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Lawmakers to consider relief bills for crowded jails

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Colorado lawmakers will debate a series of new bills aimed at relieving overcrowded county jails Colorado lawmakers will debate a series of new bills aimed at relieving overcrowded county jails
PUEBLO -

State lawmakers will debate a package of new spending bills in the upcoming legislative session that could provide some relief to overcrowded county jails around the state. A bipartisan committee met over the summer to study jail crowding and drafted the bills in hopes of addressing urgent needs.

Committee Chair Senator Don Coram of Montrose County said he and his fellow lawmakers recognize that overcrowded jails are a liability.

"When these situations do get out of control, not only is it that the inmates can be hurt, the people, the caretakers the guards that are looking after them are also put it undo risk," Coram said.

The first bill in the package, Bill A, would put $30 million a year into new grants and loans for jail renovation and construction. It's a funding source that Pueblo County Sheriff Kirk Taylor said would be extremely helpful in his efforts to build a new jail.

"Had we been able to pass this jail initiative back in November, and if this bill goes thru, Bill A. that would've given us a funding stream to go to to actually fiance our jail," Taylor said.

The second bill, Bill B, doubles the current reimbursement rate paid by the Colorado Department of Corrections for housing state prisoners in county jails. Pueblo doesn't have any room for them, but El Paso County does. Janet Huffor, the Chief of Staff and Legislative Liaison for the El Paso County Sheriffs Office said the current rate of $54 per day doesn't cover what it costs local taxpayers to house them.

"It does cost almost up to $100 a day to house an inmate," Huffor said. "So, we have not really been able to recoup any of those actual costs"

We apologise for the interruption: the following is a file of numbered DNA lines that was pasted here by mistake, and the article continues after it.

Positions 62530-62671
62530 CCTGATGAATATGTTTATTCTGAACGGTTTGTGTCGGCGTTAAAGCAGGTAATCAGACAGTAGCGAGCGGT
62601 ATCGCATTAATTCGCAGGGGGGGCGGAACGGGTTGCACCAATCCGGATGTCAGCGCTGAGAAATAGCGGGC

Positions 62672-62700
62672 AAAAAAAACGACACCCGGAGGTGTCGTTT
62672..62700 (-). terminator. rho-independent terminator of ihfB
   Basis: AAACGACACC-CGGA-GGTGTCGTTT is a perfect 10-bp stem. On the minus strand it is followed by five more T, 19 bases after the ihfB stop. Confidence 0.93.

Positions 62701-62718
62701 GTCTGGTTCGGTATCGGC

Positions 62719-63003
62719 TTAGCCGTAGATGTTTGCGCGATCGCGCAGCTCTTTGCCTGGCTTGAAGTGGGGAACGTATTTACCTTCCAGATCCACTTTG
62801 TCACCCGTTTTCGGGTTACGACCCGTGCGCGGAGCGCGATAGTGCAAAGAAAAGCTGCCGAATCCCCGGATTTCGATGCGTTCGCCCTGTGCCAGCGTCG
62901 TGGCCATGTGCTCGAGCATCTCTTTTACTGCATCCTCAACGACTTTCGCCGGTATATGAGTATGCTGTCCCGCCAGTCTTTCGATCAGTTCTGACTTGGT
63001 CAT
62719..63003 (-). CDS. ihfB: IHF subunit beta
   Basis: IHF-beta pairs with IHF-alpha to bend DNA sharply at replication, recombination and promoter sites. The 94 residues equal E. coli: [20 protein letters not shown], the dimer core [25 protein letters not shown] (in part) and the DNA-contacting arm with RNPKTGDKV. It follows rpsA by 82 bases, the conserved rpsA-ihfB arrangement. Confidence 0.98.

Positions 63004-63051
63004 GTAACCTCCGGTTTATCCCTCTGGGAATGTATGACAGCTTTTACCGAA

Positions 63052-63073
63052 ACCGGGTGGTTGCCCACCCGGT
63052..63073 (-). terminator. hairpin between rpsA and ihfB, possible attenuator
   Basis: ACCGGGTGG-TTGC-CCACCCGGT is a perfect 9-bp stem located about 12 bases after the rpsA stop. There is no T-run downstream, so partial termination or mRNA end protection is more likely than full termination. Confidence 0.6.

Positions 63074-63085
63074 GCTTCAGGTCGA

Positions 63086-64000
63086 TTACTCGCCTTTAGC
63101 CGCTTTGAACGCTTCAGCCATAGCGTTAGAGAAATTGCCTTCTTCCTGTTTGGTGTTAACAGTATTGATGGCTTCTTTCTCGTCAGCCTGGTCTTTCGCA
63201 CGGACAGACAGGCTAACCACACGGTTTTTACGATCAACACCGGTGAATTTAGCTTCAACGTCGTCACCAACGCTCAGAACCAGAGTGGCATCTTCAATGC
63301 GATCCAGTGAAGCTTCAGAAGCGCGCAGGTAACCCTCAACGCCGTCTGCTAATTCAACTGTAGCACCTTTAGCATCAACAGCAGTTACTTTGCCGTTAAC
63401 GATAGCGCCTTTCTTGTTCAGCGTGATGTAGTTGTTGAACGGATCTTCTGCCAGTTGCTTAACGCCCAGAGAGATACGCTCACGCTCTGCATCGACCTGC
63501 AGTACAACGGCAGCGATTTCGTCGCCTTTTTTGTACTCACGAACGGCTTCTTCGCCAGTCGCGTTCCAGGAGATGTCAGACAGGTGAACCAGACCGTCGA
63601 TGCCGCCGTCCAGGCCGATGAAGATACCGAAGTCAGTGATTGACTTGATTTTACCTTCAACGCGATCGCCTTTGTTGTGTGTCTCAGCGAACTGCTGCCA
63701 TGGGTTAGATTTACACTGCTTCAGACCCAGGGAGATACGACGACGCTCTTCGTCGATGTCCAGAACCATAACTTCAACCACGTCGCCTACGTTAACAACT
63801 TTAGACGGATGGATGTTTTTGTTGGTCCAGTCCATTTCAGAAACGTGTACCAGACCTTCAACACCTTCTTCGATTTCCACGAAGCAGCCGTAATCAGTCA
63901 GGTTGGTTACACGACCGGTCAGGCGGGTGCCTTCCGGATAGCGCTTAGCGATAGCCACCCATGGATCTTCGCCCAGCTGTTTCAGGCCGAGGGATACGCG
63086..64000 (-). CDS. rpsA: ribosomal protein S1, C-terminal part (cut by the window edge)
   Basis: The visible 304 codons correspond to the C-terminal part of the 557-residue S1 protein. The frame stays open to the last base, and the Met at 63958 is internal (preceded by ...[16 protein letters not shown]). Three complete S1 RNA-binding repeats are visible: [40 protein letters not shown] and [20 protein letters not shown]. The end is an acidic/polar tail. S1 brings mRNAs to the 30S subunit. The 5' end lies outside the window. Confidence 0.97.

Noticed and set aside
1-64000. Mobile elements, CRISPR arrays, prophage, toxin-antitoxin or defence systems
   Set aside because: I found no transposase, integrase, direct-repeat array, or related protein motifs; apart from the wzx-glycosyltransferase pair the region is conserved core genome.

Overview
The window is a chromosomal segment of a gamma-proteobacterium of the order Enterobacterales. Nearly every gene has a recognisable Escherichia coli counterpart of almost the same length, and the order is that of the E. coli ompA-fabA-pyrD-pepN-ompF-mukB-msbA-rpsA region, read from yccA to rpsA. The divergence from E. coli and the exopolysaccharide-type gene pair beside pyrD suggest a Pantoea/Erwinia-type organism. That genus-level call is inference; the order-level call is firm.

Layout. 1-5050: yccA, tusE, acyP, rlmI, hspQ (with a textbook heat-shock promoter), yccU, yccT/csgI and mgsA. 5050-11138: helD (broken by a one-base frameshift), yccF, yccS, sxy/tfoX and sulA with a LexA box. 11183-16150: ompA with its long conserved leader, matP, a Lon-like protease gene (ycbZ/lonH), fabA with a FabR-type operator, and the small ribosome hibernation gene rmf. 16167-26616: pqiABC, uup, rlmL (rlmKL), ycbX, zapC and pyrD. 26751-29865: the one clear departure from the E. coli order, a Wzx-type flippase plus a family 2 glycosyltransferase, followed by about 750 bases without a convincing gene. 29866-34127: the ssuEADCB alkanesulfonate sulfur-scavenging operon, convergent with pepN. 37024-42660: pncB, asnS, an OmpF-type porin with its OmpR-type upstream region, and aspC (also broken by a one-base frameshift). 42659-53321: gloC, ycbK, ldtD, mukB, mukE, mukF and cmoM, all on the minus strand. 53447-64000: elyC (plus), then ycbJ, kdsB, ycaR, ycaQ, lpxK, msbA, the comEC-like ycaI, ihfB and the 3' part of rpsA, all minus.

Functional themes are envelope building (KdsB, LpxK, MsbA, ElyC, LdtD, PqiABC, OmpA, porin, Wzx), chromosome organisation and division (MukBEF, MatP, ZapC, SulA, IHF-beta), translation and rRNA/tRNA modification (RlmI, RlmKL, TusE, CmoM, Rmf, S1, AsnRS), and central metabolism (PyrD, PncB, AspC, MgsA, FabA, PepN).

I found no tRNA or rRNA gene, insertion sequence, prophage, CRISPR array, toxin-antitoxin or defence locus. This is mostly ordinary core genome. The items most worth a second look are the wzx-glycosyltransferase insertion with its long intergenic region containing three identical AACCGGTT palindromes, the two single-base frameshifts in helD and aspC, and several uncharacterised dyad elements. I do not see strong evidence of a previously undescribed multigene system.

Bill C would increase state spending on teleconference and video conference technology to connect courts and jails in an attempt to reduce transportation costs.

Spending bills have historically faced a difficult path to success in the state legislatures. However, Sen Coram believes that there will be the political and financial support necessary to get the bills passed.

"We've had some good news recently that our budge projections are better than anticipated. So, I'm very optimistic that the funds are going to be there."

The biggest financial burden at any jail is health care. Huffor and Taylor both agreed that jails are increasingly becoming the social safety net in many Colorado communities. Yet pretrial inmates who have not been convicted lose their federal health benefits once they're arrested.

"If somebody is on Medicare or Medicaid when they come into a facility and they been in our facility for 24 hours, those benefits stop," Huffor explained.

Congress imposed that restriction, known as the Medical Inmate Exclusion Program, back in the 1960's. Huffor said the result is a disruption in care for the criminally accused and a shifting of the financial burden for their care to local counties. Last year in El Paso County, jail healthcare costs alone topped $6 million.

This package of legislation includes a measure asking Congress to amend the Medicaid law and allow pre-trial detainees to keep their benefits. 
Sheriff Taylor said about one in three inmates in Pueblo suffer from either substance abuse, mental health disorders, or both. However, local providers won't treat their patients at the jail to care because Medicaid won't pay.

"I'd love to see our federal delegation at least take a look at this," Taylor said.

The 71st General Assembly beings on Wednesday.

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